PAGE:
Bahumbug 2016

I know that the holiday of Christmas is about the birth of Jesus. I know it is about the hope and joy of a gift to the world. I am aware that this story is the start of a message of salvation but…

We went shopping today with the lofty intent to complete our Christmas shopping in one day. Everyone else in America had the same idea. The anxiety and stress really made me think and I have decided – Christmas is more of an Old Testament holiday.

I don’t know why exactly but driving through the parking lot just seems like it would be safer with the blood of a slaughtered lamb smeared above the driver’s side door of my Honda. The anxiety in the air over finding Hatchimals or the NES system feels like an impending plague. We spend our time trying to decide what sacrificial offerings will be laid at the altar of Santa. We continually recite the Ten Commandments as we squeeze the buggy past other shoppers on a toy aisle that was built at exactly two buggy widths without a centimeter to spare. The “Thou shall not kill” commandment was helpful.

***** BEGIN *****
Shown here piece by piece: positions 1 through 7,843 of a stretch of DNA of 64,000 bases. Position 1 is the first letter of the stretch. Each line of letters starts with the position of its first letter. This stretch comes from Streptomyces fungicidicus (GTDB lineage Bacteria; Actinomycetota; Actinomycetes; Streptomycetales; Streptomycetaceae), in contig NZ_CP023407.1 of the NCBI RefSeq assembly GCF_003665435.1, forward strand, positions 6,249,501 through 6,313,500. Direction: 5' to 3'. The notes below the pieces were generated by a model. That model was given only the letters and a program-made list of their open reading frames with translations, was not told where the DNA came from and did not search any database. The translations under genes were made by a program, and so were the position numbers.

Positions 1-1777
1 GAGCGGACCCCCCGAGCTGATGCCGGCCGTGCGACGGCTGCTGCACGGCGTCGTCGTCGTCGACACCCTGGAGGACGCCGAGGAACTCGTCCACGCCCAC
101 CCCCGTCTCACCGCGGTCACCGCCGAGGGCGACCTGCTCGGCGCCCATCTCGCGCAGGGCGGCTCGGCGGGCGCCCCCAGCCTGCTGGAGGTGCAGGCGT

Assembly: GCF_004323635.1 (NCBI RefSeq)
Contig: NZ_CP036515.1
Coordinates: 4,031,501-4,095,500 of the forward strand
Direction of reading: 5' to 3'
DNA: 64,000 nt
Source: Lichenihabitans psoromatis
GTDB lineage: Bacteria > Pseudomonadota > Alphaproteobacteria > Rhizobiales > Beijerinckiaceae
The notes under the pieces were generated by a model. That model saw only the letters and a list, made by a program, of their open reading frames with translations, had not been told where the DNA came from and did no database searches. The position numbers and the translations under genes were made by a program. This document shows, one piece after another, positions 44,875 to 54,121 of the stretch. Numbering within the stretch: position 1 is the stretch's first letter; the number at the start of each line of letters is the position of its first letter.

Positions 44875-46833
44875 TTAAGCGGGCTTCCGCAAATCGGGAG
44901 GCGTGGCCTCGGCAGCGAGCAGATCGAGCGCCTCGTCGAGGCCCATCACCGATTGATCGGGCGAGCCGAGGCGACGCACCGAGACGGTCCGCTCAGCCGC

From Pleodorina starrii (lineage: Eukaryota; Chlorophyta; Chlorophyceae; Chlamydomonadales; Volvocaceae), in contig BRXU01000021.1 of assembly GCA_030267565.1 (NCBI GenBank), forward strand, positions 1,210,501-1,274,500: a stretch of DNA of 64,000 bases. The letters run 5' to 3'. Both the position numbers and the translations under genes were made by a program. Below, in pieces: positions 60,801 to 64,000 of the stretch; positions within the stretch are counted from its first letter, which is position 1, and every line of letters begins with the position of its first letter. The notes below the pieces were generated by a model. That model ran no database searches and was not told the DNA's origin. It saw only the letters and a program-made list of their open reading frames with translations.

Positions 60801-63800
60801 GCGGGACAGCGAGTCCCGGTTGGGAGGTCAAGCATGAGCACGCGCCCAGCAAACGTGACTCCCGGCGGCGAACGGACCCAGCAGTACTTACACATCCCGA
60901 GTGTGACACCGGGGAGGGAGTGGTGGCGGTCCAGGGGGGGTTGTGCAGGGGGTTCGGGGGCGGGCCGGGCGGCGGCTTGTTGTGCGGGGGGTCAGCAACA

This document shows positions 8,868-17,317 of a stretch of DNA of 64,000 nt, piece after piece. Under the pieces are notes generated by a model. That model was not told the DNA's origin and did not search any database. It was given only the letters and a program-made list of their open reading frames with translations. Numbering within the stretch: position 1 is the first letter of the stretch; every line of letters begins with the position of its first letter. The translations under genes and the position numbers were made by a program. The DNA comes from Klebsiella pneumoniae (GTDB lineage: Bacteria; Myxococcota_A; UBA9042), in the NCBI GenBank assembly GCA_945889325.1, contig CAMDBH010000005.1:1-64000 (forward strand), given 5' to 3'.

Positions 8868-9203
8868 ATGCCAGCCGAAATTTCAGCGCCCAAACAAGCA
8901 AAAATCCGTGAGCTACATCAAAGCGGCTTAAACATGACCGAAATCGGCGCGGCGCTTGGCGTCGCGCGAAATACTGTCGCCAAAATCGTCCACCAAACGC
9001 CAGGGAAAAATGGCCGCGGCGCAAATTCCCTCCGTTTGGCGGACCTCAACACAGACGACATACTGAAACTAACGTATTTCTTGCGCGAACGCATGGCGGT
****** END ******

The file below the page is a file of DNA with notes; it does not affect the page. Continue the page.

We could bring over some positive parts of the Old Testament too. A little unleavened bread would have been nice in the long check-out lines.

Just a thought. I don’t think Jesus himself would be upset about putting some distance between himself and the holiday anyway. His primary message was about selling worldly things and going out to do good to your fellow man. The primary message of Christmas in modern times is to acquire worldly things and do it in spite of your fellow man. #OppositeDay

Shifting the theme of Christmas wasn’t my only revelation for the night. I also noticed a few things about humanity. We found ourselves in Target; a store that charges a little more than Walmart because people prefer to shop in stores that aren’t Walmart. Upon leaving Target we noticed a store named Five Below. It is a store that is themed on price – every item is five dollars or less. We thought it was an interesting approach to commerce and decided to check it out.